Net Zero: reducing and removing CO2 to stop global warming
Net Zero is about organisations, individuals or countries reducing their CO2e (carbon dioxide equivalent) emissions as much as possible and then offsetting any remaining emissions that can’t be reduced. If we achieve this globally, we can reduce any further global warming.
An example would be a company investing in energy-efficient equipment, switching to electric vehicles and buying renewable energy to minimise its emissions, and then offsetting its remaining emissions by planting trees.
Offsetting: paying somebody else to compensate for your emissions
A company wanting to become Net Zero may pay somebody else to offset its remaining CO2 emissions after it has done everything it can to reduce its emissions.
Planting trees, which remove CO2 from the atmosphere, is the most common example. Offsetting is only credible if it’s verified through recognised schemes.
Transition risk (stranded assets): ready or not for a low carbon future
As we move towards a low-carbon economy, companies that fail to change how they operate will be left behind, worth less or become completely ‘stranded’. This is what’s known as ‘transition risk’. It can happen through lack of demand for products or services or support from investors, or when companies don’t adapt quickly enough to new laws or regulations, or changes in the economy and consumer behaviour.
Meanwhile innovative companies, seeking to help solve the climate crisis or find solutions to other sustainability problems, may perform better.
Ethical investing: where it all began
Ethical investing is just one type of responsible investing, really the earliest form (dating back to the 1900s). As its name suggests, it’s all about ethics. So your ethical investor is ruling out ‘harmful’ investments and therefore avoiding certain types of company or industry.
Today’s ethical investments tend to exclude investment in companies involved in industries and practices such as animal testing, climate change impacts and human rights issues.
Ethical investing often refers to ‘screening’ out certain investments based on strict negative criteria.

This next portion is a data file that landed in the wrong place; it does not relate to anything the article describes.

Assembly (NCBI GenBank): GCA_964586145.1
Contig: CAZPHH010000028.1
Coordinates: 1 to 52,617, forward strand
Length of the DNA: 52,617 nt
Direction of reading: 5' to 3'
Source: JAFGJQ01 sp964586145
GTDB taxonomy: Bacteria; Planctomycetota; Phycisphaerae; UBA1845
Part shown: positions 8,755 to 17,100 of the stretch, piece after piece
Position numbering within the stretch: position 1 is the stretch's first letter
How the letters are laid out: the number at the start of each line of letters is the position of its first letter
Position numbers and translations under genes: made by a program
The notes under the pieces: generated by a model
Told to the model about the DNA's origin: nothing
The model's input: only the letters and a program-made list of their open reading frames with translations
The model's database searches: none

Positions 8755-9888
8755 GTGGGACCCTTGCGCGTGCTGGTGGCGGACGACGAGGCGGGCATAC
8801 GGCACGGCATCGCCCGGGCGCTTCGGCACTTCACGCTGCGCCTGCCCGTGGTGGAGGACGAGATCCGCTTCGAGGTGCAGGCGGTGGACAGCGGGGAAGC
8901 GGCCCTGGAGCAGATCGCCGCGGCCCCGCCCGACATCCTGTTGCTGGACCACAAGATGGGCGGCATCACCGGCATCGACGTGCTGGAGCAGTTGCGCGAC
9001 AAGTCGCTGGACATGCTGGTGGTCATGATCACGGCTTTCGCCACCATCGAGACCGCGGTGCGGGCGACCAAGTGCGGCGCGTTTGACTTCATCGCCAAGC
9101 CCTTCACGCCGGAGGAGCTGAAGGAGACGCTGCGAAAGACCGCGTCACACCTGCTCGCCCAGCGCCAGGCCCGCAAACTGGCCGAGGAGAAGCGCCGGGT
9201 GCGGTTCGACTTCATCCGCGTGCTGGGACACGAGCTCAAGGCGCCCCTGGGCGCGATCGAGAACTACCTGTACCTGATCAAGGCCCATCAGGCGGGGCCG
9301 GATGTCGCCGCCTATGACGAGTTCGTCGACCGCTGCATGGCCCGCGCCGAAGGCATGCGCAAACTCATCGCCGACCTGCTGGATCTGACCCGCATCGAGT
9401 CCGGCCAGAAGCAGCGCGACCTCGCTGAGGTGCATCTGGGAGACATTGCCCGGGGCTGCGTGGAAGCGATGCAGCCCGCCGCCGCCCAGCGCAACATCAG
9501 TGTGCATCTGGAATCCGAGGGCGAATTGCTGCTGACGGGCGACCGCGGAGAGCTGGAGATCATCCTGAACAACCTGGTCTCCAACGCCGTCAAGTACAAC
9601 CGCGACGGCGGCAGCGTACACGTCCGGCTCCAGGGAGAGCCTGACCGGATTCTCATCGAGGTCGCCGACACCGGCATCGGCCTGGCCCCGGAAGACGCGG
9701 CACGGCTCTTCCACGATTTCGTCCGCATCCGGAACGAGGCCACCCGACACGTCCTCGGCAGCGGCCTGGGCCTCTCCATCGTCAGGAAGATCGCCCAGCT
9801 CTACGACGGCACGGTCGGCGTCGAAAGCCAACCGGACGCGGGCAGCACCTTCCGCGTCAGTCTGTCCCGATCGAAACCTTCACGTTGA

Thematic funds: tapping into specific environmental or social goals
The goal of a thematic fund is to grow the value of the investment and try to achieve a specific environmental or social goal at the same time.
Examples include investing in renewable energy and climate solutions, social housing and education, or investing in companies with high levels of gender diversity and equality. Impact and social impact funds are types of thematic investing.
These aren’t all the terms you’ll come across as you explore the world of investing and sustainability but they’re important ones.
Thankfully, there’s a big focus on this area of investing becoming clearer and more consistent going forward. And this should help more people discover that their pension pot is a powerhouse – helping you save for the lifestyle you need and want in retirement, while also helping to create a sustainable future to retire into.
Find out more
There are lots of reasons to invest while considering ESG and sustainability – from purely financial (helping to manage risk and improve returns) to supporting specific outcomes. And there are lots of ways to do it.
These include investing in the kinds of investments that Standard Life believes will likely grow in value over time as we move towards a more sustainable future – for example, renewable energy. Or investing to grow your money while also supporting a specific positive outcome; say improving gender diversity, social housing or education. And avoiding harmful industries or practices which could lose value over time – for example, fossil fuels.
If you’re enrolled in a company pension scheme, your employer will have selected an investment option for your company pension scheme. For instance, you might be invested in one of our sustainable multi asset investment options. It’s best to check with your employer where to find information specific to your own scheme. If you’ve decided to choose your own investment option, you can log into your Standard Life account to find out more.
As part of Phoenix Group, Standard Life is taking action to invest in the future we all want. We've set clear targets to help fight climate change, and to help drive positive change.
The value of investments can go down as well as up and may be worth less than what was paid in.
The information here is based on the understanding of Standard Life in March 2023 and shouldn’t be regarded as financial advice. Standard Life accepts no responsibility for information on external websites. These are provided for general information.